"Nigrodha, you may think: "The ascetic Gotama says [you can attain in this life to that unequalled holy life and goal, for the sake of which young men of good family go forth from the household life into homelessness, by his own knowledge and realization, and he will abide therein, within 7 days] in order to get disciples." But you should not regard it like that. Let him who is your teacher remain your teacher. Or you may think: "He wants us to abandon our rules." But you should not regard it like that. Let your rules remain as they are. Or you may think: "He wants us to abandon our way of life." But you should not regard it like that. Let your way of life remain as it was. Or you may think: "He wants to establish us in the doing of things that according to our teaching are wrong, and are so considered among us." But you should not regard it like that. Let those things you consider wrong continue to be so considered. Or you may think: "He wants to draw us away from things that according to our teaching are good, and are so considered among us." But you should not regard it like that. Let whatever you consider right continue to be so considered. Nigrodha, I do not speak for any of these reasons...


Here comes the punch line:

'There are, Nigrodha, unwholesome things that have not been abandoned, tainted, conducive to rebirth, fearful, productive of painful results in the future, associated with birth, decay and death. It is for the abandonment of these things that I teach Dhamma. If you practice accordingly, these tainted things will be abandoned, and the things that make for purification will develop and grow, and you will all attain to and dwell, in this very life, by your own insight and realization, in the fullness of perfected wisdom.'


Do other religions teach what the Buddha taught? If they do, they will lead to enlightenment. If they don't, they will not.

The Buddha was not in the business of offering yet another set of views to compete with one assertion about the origin or workings of the universe, or any other unfounded assertion. He taught how to end the suffering of life. Nothing more and nothing less.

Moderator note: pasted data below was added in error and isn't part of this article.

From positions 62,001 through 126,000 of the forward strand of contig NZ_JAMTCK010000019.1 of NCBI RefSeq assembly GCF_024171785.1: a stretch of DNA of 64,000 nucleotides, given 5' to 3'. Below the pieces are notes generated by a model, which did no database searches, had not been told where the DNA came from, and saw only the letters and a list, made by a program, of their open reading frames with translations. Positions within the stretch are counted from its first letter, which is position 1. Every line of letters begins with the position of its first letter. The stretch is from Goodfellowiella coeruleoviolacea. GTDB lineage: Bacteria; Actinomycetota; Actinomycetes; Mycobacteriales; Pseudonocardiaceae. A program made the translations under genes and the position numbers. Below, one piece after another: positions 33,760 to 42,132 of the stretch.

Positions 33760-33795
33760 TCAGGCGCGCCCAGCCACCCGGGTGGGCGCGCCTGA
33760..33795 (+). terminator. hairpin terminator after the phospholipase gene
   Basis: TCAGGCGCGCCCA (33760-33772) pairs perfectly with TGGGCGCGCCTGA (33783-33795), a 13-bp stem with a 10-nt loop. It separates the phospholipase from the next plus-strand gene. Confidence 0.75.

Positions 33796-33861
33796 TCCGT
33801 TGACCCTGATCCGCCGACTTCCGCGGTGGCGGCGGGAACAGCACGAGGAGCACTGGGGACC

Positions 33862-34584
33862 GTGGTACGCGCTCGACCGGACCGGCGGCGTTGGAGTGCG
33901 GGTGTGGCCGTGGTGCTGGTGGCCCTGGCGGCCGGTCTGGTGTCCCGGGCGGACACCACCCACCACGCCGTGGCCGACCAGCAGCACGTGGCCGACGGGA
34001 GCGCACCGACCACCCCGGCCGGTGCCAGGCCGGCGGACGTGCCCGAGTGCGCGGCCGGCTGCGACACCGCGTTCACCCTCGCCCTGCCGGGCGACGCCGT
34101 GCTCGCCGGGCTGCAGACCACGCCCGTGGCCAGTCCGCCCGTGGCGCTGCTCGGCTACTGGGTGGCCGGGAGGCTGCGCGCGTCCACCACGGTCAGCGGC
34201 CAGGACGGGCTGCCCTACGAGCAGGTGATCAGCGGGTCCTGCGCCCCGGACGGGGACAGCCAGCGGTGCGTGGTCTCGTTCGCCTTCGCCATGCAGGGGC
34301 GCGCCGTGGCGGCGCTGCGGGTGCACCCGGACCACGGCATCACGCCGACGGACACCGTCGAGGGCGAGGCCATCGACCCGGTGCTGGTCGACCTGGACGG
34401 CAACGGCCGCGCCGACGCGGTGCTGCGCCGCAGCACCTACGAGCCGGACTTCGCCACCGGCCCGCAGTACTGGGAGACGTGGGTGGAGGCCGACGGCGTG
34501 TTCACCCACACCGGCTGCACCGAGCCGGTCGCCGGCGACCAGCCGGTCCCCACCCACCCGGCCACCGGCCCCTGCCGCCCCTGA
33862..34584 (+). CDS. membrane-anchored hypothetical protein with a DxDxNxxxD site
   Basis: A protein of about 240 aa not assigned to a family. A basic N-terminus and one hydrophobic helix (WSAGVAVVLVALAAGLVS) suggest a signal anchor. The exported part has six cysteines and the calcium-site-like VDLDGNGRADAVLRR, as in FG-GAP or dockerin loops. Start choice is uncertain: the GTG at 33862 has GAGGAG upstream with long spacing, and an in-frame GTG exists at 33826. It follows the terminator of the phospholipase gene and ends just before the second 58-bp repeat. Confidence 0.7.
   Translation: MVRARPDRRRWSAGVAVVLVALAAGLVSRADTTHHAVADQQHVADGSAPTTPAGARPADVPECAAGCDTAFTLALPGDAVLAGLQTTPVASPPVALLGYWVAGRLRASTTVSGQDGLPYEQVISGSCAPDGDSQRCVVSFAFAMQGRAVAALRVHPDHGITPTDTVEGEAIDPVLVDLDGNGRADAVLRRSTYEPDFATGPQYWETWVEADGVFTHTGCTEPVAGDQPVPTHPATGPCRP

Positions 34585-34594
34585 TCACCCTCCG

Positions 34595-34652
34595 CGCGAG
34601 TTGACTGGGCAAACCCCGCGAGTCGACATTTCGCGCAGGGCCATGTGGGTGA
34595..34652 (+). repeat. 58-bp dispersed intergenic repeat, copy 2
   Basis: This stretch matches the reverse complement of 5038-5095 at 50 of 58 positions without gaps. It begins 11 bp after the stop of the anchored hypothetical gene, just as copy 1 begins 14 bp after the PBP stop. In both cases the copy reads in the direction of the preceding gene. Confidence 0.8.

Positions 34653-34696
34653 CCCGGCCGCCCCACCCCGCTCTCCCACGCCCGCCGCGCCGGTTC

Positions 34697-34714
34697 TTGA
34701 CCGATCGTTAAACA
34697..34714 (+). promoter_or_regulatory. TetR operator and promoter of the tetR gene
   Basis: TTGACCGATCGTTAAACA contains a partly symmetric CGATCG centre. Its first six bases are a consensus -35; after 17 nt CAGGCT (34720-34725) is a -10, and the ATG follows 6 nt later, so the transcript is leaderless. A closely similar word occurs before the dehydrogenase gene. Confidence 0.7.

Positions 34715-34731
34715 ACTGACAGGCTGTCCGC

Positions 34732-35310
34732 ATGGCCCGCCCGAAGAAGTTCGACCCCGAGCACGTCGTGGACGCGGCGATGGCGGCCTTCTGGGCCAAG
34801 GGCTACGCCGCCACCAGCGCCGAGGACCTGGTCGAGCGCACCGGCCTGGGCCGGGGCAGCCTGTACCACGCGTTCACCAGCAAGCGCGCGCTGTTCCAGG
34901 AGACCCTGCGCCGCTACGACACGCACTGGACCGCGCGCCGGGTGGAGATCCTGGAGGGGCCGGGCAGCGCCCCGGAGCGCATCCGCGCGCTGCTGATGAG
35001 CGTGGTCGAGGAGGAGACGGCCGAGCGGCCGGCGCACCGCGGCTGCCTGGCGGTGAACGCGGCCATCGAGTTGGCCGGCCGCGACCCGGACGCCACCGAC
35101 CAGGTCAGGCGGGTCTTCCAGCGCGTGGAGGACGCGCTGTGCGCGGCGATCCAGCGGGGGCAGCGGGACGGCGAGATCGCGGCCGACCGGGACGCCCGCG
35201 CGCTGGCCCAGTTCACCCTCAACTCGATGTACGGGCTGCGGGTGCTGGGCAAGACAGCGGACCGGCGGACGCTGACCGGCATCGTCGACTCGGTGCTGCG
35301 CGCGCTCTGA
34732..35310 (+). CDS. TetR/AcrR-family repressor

This question is, under further analysis, pointless from the Buddha's perspective.
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Re: Can other religions lead to enlightenment?

Postby Quiet Heart » Sat Sep 08, 2012 1:57 am

:smile:
My personal opinion.
Religions....including Buddhisim....don't make people more "spiritual" or "enlightened".
It's people who do that themselves...by their own efforts.
So it's certainly possible to find a Christian, Moslem, Hindu...or whtever religion or they are called that meets that standard of "enlightenment".
Now, whether certain religions...including Buddhisim....make it easier to get to that high level....well that could be debated for hours.
And basically that whole debate is pointlesss anyhow....just because it's the people...not the religions....that detrmine how high they ultimately go.
:smile:
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Re: Can other religions lead to enlightenment?

Postby greentara » Sat Sep 08, 2012 11:04 am

Let us be very clear, spirituality is not the exclusive domain of an individual or a specific religion. We are all equally qualified to receive the teachings that will free us from the cycle of life and death. Sincerity is the sole qualification which determines whether we discover the right teacher to remove our ignorance. The Sanskrit word "sraddha" can be variously translated as faith, sincerity, and duty. There can be no teaching en mass, every person is on a different level and has to be catered for accordingly.
You can reside in a buddhist country but few are interested in the teaching on a deeper level.
You can live in Bethlehem, the last I heard the christian monks from different denominations were fighting with one another.
In Judaism how many are really interested in Kabala?
How many christians have heard of the extraordinary teacher Meister Eckhart?
It's just the way it is.
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Re: Can other religions lead to enlightenment?

Postby Jikan » Sat Sep 08, 2012 1:09 pm

Quiet Heart wrote::smile:
My personal opinion.
Religions....including Buddhisim....don't make people more "spiritual" or "enlightened".